We could all learn from you.

    Reply
  24. Jan Hammett Smith - February 12, 2019 12:54 pm

    So many grammatically correct pieces have left me feeling nothing but flat-lined.
    Grammar Police Beware!
    IT IS THE HEART OF THE MATTER!
    Sean, you are my favorite …

    Reply
  25. Arlene Stevens - February 12, 2019 1:02 pm

    When I was a young girl I found a note that another had written about me. The contents of the note may or may not have been true but none the less, were very uncharitable. One of my teachers found me crying and told me this… She said that lead is the most powerful element on Earth. Prolonged exposure to it can cause incredibly harmful effects and even lead to death. If wielded without regard it can disable, disrupt, and disappoint and destroy even the most stalwart. However, if applied to paper in a positive and encouraging way, it’s indeed the most influential and healing element known to man. It has scratched out rough drafts of peace treaties… painstakingly scrawled the most sincere love-letters….. and sadly recorded countless last wills and testaments two beloved family members. She told me that most importantly, lead has the ability to reveal the contents of someone’s heart and therefore I must always, always be painstakingly careful not to ever use lead to harm a person.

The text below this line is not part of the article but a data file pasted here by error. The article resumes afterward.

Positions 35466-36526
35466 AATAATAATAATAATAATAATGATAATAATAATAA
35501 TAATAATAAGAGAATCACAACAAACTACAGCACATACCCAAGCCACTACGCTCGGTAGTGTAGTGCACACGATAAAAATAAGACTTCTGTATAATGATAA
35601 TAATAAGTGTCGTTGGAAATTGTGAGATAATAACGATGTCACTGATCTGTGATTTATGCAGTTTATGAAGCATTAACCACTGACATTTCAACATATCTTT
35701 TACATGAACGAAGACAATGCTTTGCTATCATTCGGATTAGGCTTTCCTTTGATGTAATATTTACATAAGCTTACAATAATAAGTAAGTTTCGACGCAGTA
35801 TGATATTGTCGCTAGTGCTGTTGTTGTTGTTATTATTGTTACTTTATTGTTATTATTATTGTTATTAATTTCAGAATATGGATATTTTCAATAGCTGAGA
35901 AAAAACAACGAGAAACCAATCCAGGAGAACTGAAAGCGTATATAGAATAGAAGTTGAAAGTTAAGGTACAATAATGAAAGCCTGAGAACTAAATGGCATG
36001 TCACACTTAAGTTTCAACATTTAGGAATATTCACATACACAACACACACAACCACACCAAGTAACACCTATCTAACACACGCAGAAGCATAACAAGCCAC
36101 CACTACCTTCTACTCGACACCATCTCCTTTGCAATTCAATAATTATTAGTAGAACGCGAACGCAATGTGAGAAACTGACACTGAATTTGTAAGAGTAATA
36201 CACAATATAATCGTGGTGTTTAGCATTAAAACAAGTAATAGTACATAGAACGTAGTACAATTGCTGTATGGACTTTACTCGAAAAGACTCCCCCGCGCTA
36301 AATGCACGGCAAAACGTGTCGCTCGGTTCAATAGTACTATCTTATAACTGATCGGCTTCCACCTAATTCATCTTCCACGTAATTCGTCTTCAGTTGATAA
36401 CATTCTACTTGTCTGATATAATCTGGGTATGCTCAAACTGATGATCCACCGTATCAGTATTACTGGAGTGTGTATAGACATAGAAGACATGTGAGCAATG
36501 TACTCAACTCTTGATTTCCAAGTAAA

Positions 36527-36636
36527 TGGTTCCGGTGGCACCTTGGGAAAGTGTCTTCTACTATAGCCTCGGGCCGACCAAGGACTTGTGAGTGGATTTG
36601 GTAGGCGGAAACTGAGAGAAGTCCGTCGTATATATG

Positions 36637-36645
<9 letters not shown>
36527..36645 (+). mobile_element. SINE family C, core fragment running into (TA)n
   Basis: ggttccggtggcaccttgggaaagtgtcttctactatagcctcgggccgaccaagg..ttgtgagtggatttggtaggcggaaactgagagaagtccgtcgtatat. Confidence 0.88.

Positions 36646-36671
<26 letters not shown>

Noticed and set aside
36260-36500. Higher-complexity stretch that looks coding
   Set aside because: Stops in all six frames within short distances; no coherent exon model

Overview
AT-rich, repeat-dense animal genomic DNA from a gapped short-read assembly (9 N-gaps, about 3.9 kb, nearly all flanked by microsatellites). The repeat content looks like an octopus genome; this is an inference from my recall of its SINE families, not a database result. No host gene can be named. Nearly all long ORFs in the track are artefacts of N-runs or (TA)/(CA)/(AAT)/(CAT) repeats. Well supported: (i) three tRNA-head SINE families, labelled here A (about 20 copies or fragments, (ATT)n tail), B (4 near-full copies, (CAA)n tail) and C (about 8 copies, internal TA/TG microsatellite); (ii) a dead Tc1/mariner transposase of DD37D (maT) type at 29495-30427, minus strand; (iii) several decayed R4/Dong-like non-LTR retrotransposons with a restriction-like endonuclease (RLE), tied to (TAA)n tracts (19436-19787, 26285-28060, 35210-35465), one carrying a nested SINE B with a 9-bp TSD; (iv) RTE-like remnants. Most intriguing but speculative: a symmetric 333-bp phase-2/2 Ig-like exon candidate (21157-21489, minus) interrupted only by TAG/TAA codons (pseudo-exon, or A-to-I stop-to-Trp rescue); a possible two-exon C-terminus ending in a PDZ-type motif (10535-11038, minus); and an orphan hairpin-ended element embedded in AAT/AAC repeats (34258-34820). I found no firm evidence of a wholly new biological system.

Thank you, Sean, for using lead in the most responsible way. Thank you for encouraging us to be thankful, graceful, merciful, and loving.

    Reply
    • Susie - February 12, 2019 1:40 pm

      Arlene Steven’s, thank you, beautiful.

      Reply
    • Judy - February 12, 2019 3:50 pm

      Beautiful, Arlene Stevens.

      Reply
  26. Ruth in AL - February 12, 2019 1:09 pm

    As an old retired English teacher, I love your writing Sean. Words means so much, grammar not so much!

    Reply
  27. paula jones - February 12, 2019 1:14 pm

    You my not have been my ”first love,” but I definitely love you. Thank you for making my mornings better every day.

    Reply
  28. Annak - February 12, 2019 1:20 pm

    Sean, please never change anything about your writing. You touch and bless more souls every day than you will ever know with your words just as they are.

    Reply
  29. Roxanne - February 12, 2019 1:31 pm